Kaito’s story: Why sign language matters for people with autism

Life Stories

Kaito Benayon, an advocate, campaigner, and user of the Conversation in Libras initiative by Zero Project Awardee Curitiba City Hall, explains why sign language is important for people with autism.

Text reading "Kaito's Story: Why sign language matters for people with autism". Picture of Kaito in front of an orange backdrop: a male person with short dark hair in his 20s; with two piercings in his lower lip. A second picture shows a woman communication in sign language in front od a laptop in an office environment

My name is Kaito and I am autistic. Learning Libras, the Brazilian sign language, is very important to me. There are moments in my day-to-day life when I am nonverbal. That does not mean that I do not want to communicate, but that I am not comfortable using my voice to do so. Also, noises and sounds can disturb me, so sign language helps me a lot.

Since I use headphones almost every time that I am out of my house, with sign language I am still able to talk to people and feel comfortable doing so. More people should understand the importance of sign language. All people should join the conversation!

“Sign language helps not only deaf people. As an autistic person I benefit from this learning as well.”
— Kaito Benayon

About Curitiba: A city organizing weekly conversations in public spaces with citizens in sign language

The Curitiba City Hall is part of the city administration of Curitiba, the capital of Brazil’s southern state of Paraná. As part of its inclusion strategy, it launched the Conversation in Libras programme, offering weekly face-to-face meetings in its public spaces that improve the interaction and communication in Libras, the Brazilian sign language. When the pandemic hit, conversations switched to online. Between 2018 and 2020, some 4,500 citizens of Curitiba met and communicated in Libras.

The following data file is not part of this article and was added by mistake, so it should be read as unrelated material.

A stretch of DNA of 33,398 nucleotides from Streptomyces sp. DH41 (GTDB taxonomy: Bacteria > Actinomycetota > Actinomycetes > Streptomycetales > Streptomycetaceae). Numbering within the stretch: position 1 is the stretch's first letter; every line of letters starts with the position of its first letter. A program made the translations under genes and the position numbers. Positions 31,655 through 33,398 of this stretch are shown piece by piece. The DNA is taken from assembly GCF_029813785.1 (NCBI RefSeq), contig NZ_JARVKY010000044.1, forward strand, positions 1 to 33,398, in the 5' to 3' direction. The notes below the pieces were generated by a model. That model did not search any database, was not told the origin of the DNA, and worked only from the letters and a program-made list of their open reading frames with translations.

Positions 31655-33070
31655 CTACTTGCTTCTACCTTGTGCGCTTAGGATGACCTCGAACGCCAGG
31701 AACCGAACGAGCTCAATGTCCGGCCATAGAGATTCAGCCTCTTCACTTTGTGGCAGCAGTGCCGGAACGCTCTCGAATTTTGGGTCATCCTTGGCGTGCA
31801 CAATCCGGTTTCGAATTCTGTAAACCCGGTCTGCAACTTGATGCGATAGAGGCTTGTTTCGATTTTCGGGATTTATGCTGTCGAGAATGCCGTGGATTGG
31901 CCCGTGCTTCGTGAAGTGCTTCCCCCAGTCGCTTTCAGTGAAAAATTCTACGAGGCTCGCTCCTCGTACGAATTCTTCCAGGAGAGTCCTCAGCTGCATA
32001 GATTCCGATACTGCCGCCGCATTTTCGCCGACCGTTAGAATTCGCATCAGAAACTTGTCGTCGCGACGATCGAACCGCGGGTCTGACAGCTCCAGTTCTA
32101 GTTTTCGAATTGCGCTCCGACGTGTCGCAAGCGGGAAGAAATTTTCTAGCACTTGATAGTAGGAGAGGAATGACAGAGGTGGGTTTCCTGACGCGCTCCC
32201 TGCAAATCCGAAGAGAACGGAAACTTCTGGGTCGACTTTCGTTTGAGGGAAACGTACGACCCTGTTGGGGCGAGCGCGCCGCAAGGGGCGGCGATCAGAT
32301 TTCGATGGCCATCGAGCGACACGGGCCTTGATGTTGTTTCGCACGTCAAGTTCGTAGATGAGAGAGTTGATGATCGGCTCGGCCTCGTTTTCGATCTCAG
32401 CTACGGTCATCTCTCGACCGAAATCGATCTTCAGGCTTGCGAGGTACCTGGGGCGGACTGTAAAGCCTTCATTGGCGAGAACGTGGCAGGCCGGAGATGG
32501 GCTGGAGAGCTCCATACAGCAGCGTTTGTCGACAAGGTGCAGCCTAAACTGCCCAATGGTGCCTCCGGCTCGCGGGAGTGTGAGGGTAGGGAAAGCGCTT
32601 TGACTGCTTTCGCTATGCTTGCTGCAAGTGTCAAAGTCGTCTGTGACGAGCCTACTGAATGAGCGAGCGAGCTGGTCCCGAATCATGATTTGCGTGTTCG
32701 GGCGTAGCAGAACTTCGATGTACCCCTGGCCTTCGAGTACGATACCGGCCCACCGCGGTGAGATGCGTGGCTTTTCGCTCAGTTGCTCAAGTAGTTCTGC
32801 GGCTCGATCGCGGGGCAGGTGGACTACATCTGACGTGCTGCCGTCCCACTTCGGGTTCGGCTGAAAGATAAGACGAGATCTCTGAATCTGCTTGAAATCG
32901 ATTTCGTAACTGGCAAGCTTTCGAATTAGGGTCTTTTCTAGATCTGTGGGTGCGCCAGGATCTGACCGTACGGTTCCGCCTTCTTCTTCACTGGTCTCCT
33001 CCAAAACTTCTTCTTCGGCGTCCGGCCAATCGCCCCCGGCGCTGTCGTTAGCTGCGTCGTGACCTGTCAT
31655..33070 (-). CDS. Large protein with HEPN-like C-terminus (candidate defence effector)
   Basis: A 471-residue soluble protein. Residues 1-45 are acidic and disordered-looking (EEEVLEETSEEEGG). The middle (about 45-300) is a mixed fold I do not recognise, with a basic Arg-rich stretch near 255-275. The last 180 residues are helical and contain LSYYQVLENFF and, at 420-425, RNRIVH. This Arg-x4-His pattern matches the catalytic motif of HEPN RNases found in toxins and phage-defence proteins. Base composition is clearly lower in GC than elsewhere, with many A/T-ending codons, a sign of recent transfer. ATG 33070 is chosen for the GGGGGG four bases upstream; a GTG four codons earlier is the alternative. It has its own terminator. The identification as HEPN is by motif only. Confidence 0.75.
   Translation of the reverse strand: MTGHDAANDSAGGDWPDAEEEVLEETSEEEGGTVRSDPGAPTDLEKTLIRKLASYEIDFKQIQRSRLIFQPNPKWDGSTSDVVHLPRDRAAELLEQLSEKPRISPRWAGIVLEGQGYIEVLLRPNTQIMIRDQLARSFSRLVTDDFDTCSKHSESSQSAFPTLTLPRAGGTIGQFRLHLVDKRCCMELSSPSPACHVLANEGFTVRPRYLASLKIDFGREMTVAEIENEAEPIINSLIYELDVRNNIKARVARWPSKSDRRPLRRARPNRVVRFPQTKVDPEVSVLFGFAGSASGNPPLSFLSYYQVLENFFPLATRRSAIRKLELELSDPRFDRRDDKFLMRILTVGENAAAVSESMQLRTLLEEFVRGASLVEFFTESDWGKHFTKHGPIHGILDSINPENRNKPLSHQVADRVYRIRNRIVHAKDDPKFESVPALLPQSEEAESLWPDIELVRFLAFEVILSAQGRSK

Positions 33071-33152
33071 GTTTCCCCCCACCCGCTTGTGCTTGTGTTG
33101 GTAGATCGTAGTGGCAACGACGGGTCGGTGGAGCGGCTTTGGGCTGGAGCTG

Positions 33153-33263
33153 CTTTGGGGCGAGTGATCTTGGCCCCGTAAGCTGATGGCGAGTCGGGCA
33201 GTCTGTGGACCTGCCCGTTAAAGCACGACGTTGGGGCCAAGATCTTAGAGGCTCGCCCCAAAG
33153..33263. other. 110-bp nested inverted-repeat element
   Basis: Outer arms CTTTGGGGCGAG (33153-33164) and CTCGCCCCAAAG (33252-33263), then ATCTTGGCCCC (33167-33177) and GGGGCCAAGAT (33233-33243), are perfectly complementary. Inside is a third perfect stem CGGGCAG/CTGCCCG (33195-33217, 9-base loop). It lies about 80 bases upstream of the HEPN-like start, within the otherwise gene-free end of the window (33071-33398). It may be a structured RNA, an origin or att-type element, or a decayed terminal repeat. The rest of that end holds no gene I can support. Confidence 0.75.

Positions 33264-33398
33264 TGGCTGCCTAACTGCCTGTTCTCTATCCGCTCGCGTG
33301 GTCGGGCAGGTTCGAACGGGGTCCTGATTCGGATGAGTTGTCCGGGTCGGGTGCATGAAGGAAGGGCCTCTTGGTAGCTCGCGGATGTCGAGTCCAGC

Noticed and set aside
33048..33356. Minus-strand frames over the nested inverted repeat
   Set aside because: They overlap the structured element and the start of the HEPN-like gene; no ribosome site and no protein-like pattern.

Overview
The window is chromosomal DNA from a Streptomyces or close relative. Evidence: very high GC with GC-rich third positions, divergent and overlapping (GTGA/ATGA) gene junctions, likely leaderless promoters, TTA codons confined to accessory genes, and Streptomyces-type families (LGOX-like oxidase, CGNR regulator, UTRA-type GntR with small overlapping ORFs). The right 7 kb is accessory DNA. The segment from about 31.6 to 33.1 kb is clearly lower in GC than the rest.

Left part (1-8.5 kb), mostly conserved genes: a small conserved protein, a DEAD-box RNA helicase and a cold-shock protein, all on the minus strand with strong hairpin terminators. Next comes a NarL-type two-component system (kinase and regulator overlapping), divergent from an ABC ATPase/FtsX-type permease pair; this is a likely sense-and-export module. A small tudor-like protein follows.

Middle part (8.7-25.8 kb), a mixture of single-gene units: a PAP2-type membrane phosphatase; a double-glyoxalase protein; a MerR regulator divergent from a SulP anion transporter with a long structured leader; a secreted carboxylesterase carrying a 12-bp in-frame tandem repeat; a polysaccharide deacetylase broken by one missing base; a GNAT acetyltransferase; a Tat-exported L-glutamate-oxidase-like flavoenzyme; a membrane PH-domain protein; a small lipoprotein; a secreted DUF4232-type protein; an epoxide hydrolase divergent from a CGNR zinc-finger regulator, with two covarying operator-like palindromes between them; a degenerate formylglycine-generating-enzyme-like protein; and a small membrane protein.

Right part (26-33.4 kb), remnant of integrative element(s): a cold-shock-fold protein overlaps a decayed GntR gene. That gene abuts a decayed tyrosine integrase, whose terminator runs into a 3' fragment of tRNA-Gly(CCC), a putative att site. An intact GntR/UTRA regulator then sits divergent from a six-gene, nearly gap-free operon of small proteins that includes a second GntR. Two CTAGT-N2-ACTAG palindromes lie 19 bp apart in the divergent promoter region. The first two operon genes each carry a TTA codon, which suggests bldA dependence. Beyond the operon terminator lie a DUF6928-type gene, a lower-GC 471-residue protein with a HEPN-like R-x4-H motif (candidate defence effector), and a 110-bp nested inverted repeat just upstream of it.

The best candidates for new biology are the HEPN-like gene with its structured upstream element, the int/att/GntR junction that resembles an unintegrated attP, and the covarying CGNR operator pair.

In 2022, this initiative by the Curitiba City Hall received a Zero Project Award for its innovative approach, scalability, and impact to remove barriers for persons with disabilities.

“Libras Conversation allows people to listen with the eyes, talk with the hands, and feel in the heart.”
— Rafael Greca, Mayor, City of Curitiba

 A scalable model to remove barriers

Would you like to receive more information on the initiative, and contact the initiators?  Find all information in the Zero Project Database along with more than 700 other innovative and scalable solutions to remove barriers for persons with disabilities.

A first version of this article was published in the Zero Project Report 2022 on Accessibility. Download the accessible PDF here, or click here to listen to a summary of the report in easy language.

Curitiba City Hall's Official Website: curitiba.pr.gov.br

Photo Credits: Curitiba City Hall